So the key to success in revolutionizing your static article / picture inventory is to partner with a premium video content provider, correct?
Actually Jonathan, it's to post cynical comments on every article you read and adding your company's name in it ;) - jokes aside, the real answer is it depends (just having some fun, as you are, don't be offended!)
Frankly: publishers can partner, build from within or outright acquire, the point of the article is: "it might not matter in the end" because no matter what the effort, a publisher that has built a fantastic franchise might be frozen into sticking to what it does best and that is focusing on articles.
"... a fantastic franchise might be frozen into sticking to what it does best and that is focusing on articles."
Which we are reading as I type.
In part, you are right. I have seen it. However, there are many more reasons.
Paula, let's hear them... clearly sometimes we over-simplify thing in articles (word count anyone?) or limit the argument to one main thing... would love to hear your thoughts...
Ashkan, how about an email address ? I do not twit.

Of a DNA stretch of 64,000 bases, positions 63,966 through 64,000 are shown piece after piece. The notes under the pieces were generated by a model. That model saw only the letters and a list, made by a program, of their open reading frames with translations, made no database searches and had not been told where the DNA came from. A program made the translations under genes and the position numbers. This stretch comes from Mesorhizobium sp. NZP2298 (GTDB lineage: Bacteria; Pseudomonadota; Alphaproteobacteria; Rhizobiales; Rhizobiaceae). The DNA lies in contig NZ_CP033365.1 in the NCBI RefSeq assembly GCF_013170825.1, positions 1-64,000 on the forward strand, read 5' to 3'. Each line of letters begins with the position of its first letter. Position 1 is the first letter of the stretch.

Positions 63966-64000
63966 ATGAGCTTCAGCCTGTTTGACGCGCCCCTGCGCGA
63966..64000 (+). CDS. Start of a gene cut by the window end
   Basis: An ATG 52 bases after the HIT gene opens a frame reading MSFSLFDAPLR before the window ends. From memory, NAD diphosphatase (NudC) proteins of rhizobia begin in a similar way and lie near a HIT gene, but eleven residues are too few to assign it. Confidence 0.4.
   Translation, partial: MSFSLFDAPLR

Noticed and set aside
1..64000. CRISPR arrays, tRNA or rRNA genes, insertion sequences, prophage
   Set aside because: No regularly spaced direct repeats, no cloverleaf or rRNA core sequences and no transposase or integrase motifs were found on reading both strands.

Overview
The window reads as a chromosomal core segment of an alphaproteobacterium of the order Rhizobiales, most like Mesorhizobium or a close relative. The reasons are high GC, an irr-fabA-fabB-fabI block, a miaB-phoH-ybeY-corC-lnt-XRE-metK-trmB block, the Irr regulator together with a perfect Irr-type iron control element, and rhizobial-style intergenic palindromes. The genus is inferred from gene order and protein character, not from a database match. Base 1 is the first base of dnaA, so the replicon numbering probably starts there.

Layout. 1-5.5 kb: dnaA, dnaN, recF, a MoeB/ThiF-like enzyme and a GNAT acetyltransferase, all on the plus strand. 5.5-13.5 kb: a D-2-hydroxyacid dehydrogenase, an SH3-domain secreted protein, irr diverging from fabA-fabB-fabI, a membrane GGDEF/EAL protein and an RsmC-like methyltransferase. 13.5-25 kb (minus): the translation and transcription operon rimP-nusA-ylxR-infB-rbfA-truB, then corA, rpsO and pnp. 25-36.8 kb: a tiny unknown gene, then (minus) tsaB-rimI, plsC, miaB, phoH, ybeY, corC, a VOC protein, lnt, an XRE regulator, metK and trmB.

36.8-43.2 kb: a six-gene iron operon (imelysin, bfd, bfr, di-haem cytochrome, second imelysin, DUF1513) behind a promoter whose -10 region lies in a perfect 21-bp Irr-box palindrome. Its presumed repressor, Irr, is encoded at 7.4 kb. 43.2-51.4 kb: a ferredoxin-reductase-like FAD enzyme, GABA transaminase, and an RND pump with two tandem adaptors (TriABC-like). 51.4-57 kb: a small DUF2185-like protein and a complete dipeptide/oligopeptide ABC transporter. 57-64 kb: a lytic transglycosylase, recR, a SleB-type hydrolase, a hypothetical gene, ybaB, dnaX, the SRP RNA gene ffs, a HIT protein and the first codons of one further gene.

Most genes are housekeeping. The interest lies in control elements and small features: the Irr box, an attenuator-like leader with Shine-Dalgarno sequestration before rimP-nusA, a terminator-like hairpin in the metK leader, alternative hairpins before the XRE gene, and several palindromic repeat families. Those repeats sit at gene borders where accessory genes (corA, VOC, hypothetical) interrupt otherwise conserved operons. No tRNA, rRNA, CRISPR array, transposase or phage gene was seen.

The jury is still out on video solutions until we have a viable interstitial video ad solution. Hulu and friends have their solution. The rest of us are still waiting. Video programming for niche markets will struggle until then. The competition that this can create will pressure all existing video plays and fracture the media market even more. The total capital invested in film/TV/radio/and print, far exceeds that spent on online content. I believe we will see content continue to move online and interstitial video ads will be a game changer as will the increasing transparency in distribution technologies
Ashkan.. I'd like to talk to you about supplying production music for your video content.
What is your email address?
Bruce you make an excellent point but I am not sure if we will see a silver bullet solution. Indeed, there's been a lot of money invested in ad tech and platforms, which means no one will throw in the towel... in search, we basically had one ad format and one company own the market, that led to a uniformity that allowed the market to grow rapidly.
In video, I don't see that happening. It's hard for content owners large, medium and small but definitely the smallest, niche ones will have a hard time staying in business,
Ah, I live in a cynical world - what can I tell you. We have actually had some recent success in long form live content creation and selling that into the publishing space as an extension of extant brand. ie: magazine, website, "interactive" online magazine (with video clips) and now weekly "TV-like" webshow complete with sets, hosts, skype-in callers etc. The real trick for publishers is to use not only their own wesite / platform for promotion - but to hook into the myriad of services that wish to rebroadcast their materials - in other words: you have to cut niche in terms of subject matter but wide in terms of distribution.